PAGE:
The election of 2020 has been called many things: extraordinary, bizarre, unprecedented.
It’s all true, in some ways, though the election is still being held on the first Tuesday after the first Monday of November, and a Democrat or a Republican will win it.
The differences start with a couple of future trivia answers. This is the first time a Black woman has been nominated by a major party. It’s the first time both presidential nominees have been in their 70s.
It is the first time a presidential election has been held in the throes of a deadly pandemic that has affected every corner of the country. A 1918 midterm election, in the midst of the Spanish flu pandemic, saw voter participation drop 20% — although the fact that 2 million men were fighting in World War I also had an effect. By the time Republican Warren G. Harding won in 1920, the flu had passed.
This year, the pandemic has sparked an unmatched shift to early voting, by mail or otherwise, and rising expectations that days or weeks might pass before the outcome is known.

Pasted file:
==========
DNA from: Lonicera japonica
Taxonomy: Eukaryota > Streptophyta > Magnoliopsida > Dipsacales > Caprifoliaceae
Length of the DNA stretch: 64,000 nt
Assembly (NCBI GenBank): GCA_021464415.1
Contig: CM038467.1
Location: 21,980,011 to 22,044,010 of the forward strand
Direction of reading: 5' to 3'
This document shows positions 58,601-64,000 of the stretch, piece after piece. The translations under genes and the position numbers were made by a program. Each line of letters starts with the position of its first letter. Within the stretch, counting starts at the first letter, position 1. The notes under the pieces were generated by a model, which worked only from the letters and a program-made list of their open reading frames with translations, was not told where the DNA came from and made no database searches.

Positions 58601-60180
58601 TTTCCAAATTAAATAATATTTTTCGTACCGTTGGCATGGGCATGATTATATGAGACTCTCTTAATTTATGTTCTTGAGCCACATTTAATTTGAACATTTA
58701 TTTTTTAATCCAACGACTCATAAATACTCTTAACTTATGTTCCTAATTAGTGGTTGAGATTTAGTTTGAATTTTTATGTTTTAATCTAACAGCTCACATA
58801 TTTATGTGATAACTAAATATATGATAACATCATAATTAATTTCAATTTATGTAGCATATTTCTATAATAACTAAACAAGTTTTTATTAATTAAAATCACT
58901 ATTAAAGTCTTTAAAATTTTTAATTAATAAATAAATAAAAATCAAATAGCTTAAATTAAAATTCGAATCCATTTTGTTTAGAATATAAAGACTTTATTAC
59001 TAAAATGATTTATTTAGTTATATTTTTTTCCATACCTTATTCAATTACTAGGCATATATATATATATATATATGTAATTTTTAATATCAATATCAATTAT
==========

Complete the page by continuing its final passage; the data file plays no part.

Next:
While Americans have become accustomed to learning who would be their next president on election night, that would be far from unprecedented. Until 1937, presidents were inaugurated in March, partly because it took so long to report and count the vote.
And of course, the 2000 election was not resolved until Dec. 12, when the U.S. Supreme Court made George W. Bush the winner by ruling that Florida must stop counting votes.
President Donald Trump has seized on concern about mail voting to repeatedly suggest that the election is beset by fraud — the first time a major candidate, let alone a sitting president, has sought to undermine faith in the electoral process.
One more pandemic-inspired departure from the norm: While Trump has campaigned furiously, jetting from town to town, until recently Biden stayed in or near his home in Delaware, sparing himself and his followers the risk of contracting COVID-19.
That’s unheard of in recent years, but it also was a throwback to the front-porch campaigns of James A. Garfield, Benjamin Harrison and William McKinley in the 19th century — and Harding in the 20th. Like Biden, they did not go out to campaign. The campaign came to them.
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